Gaffer Tape wrote:And now we're getting into the realm of channeling good ol' Barry Watson and the '90s FUNimation team. Let's not even translate things. Let's just change the words completely because I don't like them.
I feel like this might be part of the issue, actually. For the longest time Funimation insisted that the green man on the lookout was a "Guardian" named "Kami" (with his evil half just being some unspecified type of "King") and that his superiors were called "Kais." Only very recently did Funimation acknowledge that there are gods in this universe, and I found myself (especially very early on) arguing that, yes, Dende is God/God of Earth/a god, because that's what his title literally is. People coming from the Western understanding of a God as an all powerful, all knowing creator being can't reconcile that with the notion of what a god is in the Dragon Ball universe, so rather than accept that things are different in a strange fictional universe, they reject it outright. "Well, he might literally be called God, but he's not actually a god [as I understand the term] so 'Guardian' is a better term for him" (Never mind the fact that he really doesn't "guard" the planet either, so if you want a strictly "correct" term, "overseer" might be a better choice).
Gaffer Tape wrote:#17: I wouldn't expect this much from a flesh and blood sex nugget.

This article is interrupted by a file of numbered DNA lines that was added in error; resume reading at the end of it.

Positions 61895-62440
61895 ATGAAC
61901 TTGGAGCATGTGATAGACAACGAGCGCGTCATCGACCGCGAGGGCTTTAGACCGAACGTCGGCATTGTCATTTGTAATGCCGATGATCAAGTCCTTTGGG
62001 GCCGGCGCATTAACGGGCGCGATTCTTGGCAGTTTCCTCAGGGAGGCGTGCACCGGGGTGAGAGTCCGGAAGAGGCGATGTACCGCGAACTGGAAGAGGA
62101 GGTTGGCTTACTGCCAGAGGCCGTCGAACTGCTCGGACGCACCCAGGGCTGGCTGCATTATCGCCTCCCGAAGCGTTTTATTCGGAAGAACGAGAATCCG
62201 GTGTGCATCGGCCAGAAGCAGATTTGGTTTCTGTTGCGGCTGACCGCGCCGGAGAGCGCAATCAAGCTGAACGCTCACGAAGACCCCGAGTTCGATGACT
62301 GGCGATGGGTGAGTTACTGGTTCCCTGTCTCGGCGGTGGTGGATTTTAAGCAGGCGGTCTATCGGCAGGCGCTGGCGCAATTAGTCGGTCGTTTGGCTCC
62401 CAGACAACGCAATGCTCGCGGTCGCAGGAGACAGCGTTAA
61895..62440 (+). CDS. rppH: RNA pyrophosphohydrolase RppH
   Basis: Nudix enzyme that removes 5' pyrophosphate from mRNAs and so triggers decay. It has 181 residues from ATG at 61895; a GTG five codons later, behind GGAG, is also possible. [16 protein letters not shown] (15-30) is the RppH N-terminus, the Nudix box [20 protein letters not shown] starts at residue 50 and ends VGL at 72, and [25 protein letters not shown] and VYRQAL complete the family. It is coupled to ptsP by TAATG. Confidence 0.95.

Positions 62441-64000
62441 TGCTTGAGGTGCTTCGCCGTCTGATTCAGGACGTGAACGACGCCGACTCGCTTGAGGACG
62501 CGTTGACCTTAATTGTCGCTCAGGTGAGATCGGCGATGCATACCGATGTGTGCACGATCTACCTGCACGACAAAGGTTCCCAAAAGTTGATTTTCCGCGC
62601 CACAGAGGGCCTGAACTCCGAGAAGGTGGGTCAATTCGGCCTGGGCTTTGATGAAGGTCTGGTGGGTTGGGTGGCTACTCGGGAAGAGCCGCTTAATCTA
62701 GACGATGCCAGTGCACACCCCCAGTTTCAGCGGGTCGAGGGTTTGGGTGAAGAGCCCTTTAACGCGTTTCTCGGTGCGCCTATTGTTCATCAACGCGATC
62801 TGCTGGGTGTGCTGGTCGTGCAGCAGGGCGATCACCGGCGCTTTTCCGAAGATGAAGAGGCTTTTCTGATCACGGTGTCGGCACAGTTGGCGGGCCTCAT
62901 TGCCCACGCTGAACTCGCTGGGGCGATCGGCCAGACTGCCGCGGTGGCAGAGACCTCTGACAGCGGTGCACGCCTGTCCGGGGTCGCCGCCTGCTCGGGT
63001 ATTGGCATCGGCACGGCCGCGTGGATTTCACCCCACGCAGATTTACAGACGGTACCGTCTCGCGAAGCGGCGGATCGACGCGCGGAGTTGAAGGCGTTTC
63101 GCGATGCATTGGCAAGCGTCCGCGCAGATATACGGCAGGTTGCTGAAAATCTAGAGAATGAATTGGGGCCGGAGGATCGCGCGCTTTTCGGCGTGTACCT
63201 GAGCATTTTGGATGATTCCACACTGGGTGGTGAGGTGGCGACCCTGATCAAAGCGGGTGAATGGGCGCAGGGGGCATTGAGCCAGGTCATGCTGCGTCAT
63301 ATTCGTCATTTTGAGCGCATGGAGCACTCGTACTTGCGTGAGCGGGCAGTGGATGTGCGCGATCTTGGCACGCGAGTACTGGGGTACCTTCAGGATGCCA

Speaking of androids... how about jinzouningen? It seems to be common fandom knowledge that this word is extremely broad and can refer to androids, machines, robots, cyborgs, computers, clones, and anything in between. However, according to Herms in this thread,
Herms wrote:"Artificial human" isn't any better though, because it implies that they're, well, artificial, which implies that they were made from scratch rather than simply modified. Even in Japanese, jinzou-ningen is an unusual word to use to refer to them; it should really be kaizou-ningen/"restructured human".
So is it appropriate to call a cyborg jinzouningen? Cell? He's neither mechanical nor "human" (per real world definition)! Was I wrong to insist that #17 is not actually an android? If cyborgs can be androids, can aliens can be human?

And, since people in the thread have mentioned context, does the definition of the word indeed change depending on the situation? Again, speaking of androids... obviously when #17 is on Earth he distinguishes himself from mere ningen, but as I recall, during the Tournament of Power each universe sent its top 10 ningen and for universe 7 this included #17, #18, and Boo. Are these characters now considered ningen when put up next to gods? Is the fact that these characters reside in the ningen world enough for them to "count" as ningen to the gods? Or is human/ningen just a mere snarl word meant to imply the subject is a lesser being? But then why would Ginyu call himself one, and in a non-derogatory manner at that?